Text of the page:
Outline of our approach to solving Problem kCMP
The 1’s in column j _{ k+1} are assigned at random respecting MAF p _{ k+1}. Let D _{ l }(j _{ l },j _{ k+1}) denote the LD between markers j _{ l } and j _{ k+1}. Then let the expected value, in the output matrix M, be \(\overline {D}_{l}(\cdot,\cdot)\). When both the columns fulfill the MAF constraints of p _{ l } and p _{ k+1} respectively, let the observed value be denoted as \({D}^{\text {obs}}_{l}(\cdot,\cdot)\). In other words, if Q _{10} is the number of times pattern 10 is seen in these two markers in M with n rows,
Next, we move the 1’s in column j _{ k+1}, such that it simultaneously satisfies k conditions, to get a bestfit of \({D}^{\text {obs}}_{l}(j_{l},j_{k+1})\) to \(\overline {D}(j_{l},j_{k+1})\). To achieve this, we compare column j _{ k+1} with columns j _{ l }, l=1,2,..,k, that have already been assigned. Thus, first, for each pair of markers j _{ l },j _{ k+1}, compute the target deviation, \(D_{l}^{\text {target}}\), based on input. Then, move the 1’s in column j _{ k+1} of the output matrix, to get a bestfit to the targets \(D_{l}^{\text {target}}\), \(D_{2}^{\text {target}}, \ldots, D_{k}^{\text {target}}\) simultaneously.
Problem kCMP: Hill Climbing
An algebraic approach to obtain an exact solution to kCMP has been discussed earlier [10]. Thus an appropriate value of k for a specific class of population(s), can be estimated by using the algebraic method. Here we optimize the hill climbing algorithm presented in [10] by, taking several best simultaneous steps, instead of a single step.
For l=1,2,…,k, let \(G_{l} = {nD}_{l}^{\text {target}}\). Given the input matrix, number of constraints k, column j _{ k+1} with MAF \(p_{j_{k+1}}\) and target deviations G _{1}, G _{2},…,G _{ k }, the hill climbing algorithm is carried out in three steps. For a given k, a cost graph \({\mathcal {G}}_{k}\) is built as a preprocessing step. Then, for a given input, the cost graph is instantiated with the input and target signs to obtain \({\mathcal {G}}^{0}_{k}\). Then in Step 2, s moves are made to obtain \({\mathcal {G}}^{s}_{k}\). Finally the output (column j _{ k+1}) is simply read off \({\mathcal {G}}^{s}_{k}\).
Preprocessing: Construct the cost graph \({\mathcal {G}}_{k}\)
This step is independent of the input data. For a given k, the cost graph \({\mathcal {G}}_{k}\) is defined as follows.

Nodes.
The cost graph has 2^{k} vertices, corresponding to the distinct binary patterns. For example, when k=2, the four distinct patterns (and vertices) Z are 00, 01, 10, 11.

Edges.
A directed edge is introduced between every pair of vertices. We first give the rationale for the cost function, which tracks the LD deviations exactly, for each pair of columns j _{ l } and j _{ k+1}, l=1,2,..,k. The choice of the cost function is critical in evaluating the “climb” in hill climbing process. There are four scenarios as below and the rationale for the cost is discussed in [10]:
$$\begin{array}{@{}rcl@{}} c(0,1) &= &1 \hspace*{15pt} \text{(Scenario I)}\\ c(1,0) &= &+1 \hspace*{15pt} \text{(Scenario II)}\\ c(0,0) = c(1,1) &= &0. \hspace*{15pt} \text{(Scenarios III \& IV)} \end{array} $$Using the cost function as defined, the directed edge Z _{1}→Z _{2} is labeled with the ktuple as follows. Figure 2 gives an example for k=2.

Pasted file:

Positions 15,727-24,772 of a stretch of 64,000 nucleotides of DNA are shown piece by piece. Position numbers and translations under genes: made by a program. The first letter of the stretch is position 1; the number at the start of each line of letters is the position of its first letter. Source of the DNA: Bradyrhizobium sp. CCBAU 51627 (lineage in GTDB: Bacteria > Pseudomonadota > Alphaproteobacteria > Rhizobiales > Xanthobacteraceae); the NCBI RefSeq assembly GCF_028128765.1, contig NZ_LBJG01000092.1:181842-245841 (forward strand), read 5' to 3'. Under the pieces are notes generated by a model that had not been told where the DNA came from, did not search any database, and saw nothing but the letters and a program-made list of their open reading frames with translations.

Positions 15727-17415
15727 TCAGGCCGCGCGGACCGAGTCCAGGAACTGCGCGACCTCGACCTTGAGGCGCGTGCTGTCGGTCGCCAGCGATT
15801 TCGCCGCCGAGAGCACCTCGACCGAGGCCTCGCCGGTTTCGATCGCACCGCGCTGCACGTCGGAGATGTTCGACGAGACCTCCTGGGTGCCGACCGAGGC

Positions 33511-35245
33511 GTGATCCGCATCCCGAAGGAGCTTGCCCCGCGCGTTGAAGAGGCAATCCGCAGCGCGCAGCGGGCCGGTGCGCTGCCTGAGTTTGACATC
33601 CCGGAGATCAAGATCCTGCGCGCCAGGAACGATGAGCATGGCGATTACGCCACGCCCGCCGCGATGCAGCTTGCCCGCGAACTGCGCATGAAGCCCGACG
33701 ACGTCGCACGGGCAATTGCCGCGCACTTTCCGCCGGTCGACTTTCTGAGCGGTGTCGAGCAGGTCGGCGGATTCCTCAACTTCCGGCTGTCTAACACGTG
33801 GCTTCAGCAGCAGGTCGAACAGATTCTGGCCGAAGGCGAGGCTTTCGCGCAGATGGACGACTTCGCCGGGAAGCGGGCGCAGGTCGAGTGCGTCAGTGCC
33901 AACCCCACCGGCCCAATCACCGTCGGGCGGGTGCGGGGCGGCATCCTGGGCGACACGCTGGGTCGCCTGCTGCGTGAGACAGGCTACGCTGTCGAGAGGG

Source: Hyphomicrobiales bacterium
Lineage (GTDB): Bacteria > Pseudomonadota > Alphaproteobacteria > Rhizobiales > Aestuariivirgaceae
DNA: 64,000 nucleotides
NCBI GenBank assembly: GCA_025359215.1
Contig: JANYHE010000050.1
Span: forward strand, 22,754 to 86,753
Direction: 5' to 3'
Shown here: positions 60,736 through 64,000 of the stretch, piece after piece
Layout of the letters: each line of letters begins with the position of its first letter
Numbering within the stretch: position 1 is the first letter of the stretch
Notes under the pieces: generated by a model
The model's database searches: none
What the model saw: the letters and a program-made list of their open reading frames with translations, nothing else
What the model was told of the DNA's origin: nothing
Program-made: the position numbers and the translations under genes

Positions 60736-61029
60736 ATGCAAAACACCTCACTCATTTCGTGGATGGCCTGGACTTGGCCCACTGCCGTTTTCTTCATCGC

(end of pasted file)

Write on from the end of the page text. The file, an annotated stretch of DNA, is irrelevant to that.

$$\begin{array}{*{20}l} {wt}_{Z_{1}Z_{2}} &=&\left(c(Z_{1}[1],Z_{2}[1]), \ldots,\right.\\ &&\left.c(Z_{1}[k],Z_{2}[k])\right) \text{and} \end{array} $$((6))$$\begin{array}{*{20}l} {wt}_{Z_{1}Z_{2}}^{\Sigma} &= &\sum_{l=1}^{k} {wt}_{Z_{1}Z_{2}}[l]. \end{array} $$((7))
Step 1: Instantiate \({\mathcal {G}}_{k}\) with input data and target to get signed cost graph \({\mathcal {G}}_{k}^{0}\)
Given the data, we instantiate the cost graph \({\mathcal {G}}_{k}\), so that it can be traversed. Note that the number of simultaneous constraints being satisfied is k. Since the hill climbing regimen never uses an edge in the cost graph that has a negative or zero cost, the signs of the target values determine which edges remain on \({\mathcal {G}}_{k}^{0}\). The cost graph with only edges that have a strict improvement is called the signed cost graph. See Figure 3(a) for an example instantiation.
Lemma 1.
For any k, a signed cost graph is acyclic.
Proof.
For each of the k positions in the kbinary pattern, in the signed cost graph, the following transitions are associated with the costs.
Clearly, if k=1, then the signed graph has no cycles. For k>1, since the nodes in the signed graph must have distinct kpatterns, once a transition is made from 0 to 1, for −ve sign (1 to 0 for + sign respectively), the directed path can not return back to 0 (1 respectively). Hence, there can be no cycles.
Step 2: Move at step s, to get to \({\mathcal {G}}_{k}^{s}\) from \({\mathcal {G}}_{k}^{s1}\)
Let A+=x denote incrementing A by x and A −=x denote decrementing A by x. Then Move (Z _{1}→Z _{2},x) is defined as follows. For edge Z _{1}→Z _{2}, 0≤x≤ min(f(Z _{1}),t(Z _{2})). Move (Z _{1}→Z _{2},x) transforms \({\mathcal {G}}^{s}_{k}\) to \({\mathcal {G}}^{s+1}_{k}\) as:
See Figure 3(b)(c) for an example of moves. f(Z) is the number of Z0 patterns in the data (shown in red) and t(Z) is the number of Z1 patterns in the data (shown in green).
Lemma 2.
At each step s, \({\mathcal {G}}_{k}^{s}\) encodes \(p_{j_{k+1}}\).
Proof.
The following can be verified.

1.